Written by: Carmen Sandor
***Carmen Sandor is top 10 OTA junior member since under 14 category, ranked as high as 11th in Canada women’s. She is a member of the Penn State women’s tennis team.***
Chances are that if you are a junior player going into college you at some point have come across someone that has either played, or is currently playing college tennis. And chances are that your blistering curiosity has probably got the better of you and has lead you to asking them what THEIR college experience has been like. They probably told you about the work load, their tennis team, or the juggling act between tennis, school and having a life. Maybe they told you about their roommate or how the commons food has been conveniently easy on their time, taste buds and wallet but unfortunately -as you might be able to tell- not so convenient on their scale. College is a big decision that requires everyone to make their own set of difficult choices and everyone factors in different alternatives. The biggest one most juniors face is the question between which is more important: their tennis or their academics? Once you make this choice you will notice that you will start to weigh the pros and cons of all your choices. Until you eventually narrow it down. Sometimes the choice you make is just based on a gut feeling, something that instinctively lets you know that you could see this place being your home for the next four years. This usually happens after a first visit to the school.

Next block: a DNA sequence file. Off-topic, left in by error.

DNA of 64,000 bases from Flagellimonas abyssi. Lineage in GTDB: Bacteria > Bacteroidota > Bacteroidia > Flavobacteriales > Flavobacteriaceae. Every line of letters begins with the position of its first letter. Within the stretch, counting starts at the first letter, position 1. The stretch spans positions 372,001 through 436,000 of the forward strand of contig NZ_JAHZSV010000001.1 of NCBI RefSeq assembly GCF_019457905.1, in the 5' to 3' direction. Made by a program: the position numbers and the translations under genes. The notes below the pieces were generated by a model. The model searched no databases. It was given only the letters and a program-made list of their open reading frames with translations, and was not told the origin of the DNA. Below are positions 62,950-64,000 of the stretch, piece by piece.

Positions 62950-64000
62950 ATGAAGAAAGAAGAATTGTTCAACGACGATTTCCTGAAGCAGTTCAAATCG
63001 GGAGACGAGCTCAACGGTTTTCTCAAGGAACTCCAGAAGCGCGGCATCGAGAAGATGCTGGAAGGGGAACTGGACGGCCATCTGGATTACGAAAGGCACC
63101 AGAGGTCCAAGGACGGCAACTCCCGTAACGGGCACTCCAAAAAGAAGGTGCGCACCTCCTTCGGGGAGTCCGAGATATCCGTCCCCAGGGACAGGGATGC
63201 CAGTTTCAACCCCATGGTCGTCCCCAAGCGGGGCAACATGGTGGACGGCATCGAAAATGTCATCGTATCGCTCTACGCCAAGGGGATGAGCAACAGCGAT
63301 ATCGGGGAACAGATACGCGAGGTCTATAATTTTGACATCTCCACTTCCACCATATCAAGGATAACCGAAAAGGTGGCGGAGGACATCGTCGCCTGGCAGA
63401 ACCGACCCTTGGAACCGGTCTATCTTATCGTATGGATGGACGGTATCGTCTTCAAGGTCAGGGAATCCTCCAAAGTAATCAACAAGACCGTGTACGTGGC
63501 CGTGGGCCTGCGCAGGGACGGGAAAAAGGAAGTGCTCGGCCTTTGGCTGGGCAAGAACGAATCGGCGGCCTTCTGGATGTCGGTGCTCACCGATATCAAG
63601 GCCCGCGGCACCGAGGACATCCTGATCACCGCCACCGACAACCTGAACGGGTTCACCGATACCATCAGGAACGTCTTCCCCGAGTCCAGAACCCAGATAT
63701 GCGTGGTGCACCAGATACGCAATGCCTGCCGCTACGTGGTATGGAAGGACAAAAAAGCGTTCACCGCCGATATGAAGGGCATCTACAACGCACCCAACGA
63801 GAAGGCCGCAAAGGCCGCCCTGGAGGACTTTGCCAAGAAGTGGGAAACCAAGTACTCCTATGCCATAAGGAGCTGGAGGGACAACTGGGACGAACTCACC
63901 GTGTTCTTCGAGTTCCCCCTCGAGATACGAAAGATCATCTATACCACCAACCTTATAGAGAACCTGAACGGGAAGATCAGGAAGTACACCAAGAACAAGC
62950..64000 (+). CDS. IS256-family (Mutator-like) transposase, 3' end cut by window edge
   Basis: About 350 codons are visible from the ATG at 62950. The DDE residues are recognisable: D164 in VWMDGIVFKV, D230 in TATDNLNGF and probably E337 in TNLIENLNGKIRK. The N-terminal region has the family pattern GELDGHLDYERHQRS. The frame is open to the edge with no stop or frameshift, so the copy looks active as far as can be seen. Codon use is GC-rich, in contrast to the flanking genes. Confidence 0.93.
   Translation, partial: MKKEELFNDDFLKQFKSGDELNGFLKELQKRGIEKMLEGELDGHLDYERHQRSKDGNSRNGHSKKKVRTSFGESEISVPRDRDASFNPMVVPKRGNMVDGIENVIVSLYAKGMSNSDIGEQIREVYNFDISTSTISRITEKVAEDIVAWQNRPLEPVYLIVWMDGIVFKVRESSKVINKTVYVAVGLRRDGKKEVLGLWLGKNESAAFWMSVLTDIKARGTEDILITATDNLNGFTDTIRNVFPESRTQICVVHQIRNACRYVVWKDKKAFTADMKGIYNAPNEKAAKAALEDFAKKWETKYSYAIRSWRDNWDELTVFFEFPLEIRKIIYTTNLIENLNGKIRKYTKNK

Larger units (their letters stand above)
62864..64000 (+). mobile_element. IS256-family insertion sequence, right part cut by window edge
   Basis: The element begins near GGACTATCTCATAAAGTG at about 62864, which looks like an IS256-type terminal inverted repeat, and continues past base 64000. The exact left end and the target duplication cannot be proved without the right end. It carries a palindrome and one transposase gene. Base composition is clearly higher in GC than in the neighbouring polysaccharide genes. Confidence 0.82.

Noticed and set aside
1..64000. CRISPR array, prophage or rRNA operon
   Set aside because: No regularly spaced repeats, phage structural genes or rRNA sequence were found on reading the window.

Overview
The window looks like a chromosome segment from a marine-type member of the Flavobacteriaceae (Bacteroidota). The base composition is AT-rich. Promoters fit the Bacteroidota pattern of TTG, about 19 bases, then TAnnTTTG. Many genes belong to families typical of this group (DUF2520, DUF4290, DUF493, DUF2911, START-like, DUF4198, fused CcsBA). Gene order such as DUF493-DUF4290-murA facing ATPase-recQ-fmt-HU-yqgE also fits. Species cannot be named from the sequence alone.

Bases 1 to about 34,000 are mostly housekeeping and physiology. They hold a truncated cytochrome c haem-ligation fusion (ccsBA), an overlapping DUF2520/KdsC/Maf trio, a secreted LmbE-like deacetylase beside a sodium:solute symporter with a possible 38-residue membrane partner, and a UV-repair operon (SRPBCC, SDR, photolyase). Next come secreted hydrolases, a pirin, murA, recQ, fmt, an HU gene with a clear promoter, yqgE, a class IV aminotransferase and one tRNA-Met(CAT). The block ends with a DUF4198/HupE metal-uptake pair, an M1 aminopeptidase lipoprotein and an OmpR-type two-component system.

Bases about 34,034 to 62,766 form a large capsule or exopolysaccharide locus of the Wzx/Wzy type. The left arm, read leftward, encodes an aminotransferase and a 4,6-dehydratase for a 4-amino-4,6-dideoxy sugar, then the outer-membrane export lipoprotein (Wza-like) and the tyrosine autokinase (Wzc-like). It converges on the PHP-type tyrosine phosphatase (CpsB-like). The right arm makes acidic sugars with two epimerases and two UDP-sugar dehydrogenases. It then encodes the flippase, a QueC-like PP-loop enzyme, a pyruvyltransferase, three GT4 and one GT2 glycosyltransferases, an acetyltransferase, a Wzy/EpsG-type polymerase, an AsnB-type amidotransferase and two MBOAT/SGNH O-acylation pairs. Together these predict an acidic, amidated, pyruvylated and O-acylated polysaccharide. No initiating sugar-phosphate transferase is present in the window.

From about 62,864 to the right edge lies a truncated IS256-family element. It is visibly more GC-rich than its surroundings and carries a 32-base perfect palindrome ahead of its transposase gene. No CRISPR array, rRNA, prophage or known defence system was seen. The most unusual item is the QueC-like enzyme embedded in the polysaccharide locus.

For me it was a matter of development. I always knew I wanted to continue playing a high level of tennis and after the harsh reality that playing pro tournaments requires a lot more dedication, resilience and money than you might have originally imaged as a young, eager junior. I wasn’t ready mentally, physically or emotionally to face the daily “grind of the tour”, as many might call it. So my decision became easy. For many this realization might be a sad one to face, but for me I soon came to realize that competing in college brings a whole different dimension to playing tennis that you might not know exists as a junior or as a professional on the tour.
How many professionals or juniors do you know that have access to a full time psychologist? Or nutritionist? Or fitness trainer? Or an on-call doctor? To weekly competitive matches? And daily training rain or shine? It’s a tough standard to meet unless you have the financial means or happen to be in the top 20 internationally. Aside from that you are no longer playing for yourself, you are playing for a team; it’s a different pressure on your shoulders.
But as I said earlier, my experiences are unique to me; everyone faces different challenges during this process. Everyone has to make different choices depending on that particular moment in their lives. And the transition you make from junior or potential pro might come easily to you but may be more difficult for others. Change is a certainty in everyone’s life, so perhaps the best piece of advice I can give is to not forget to factor it in.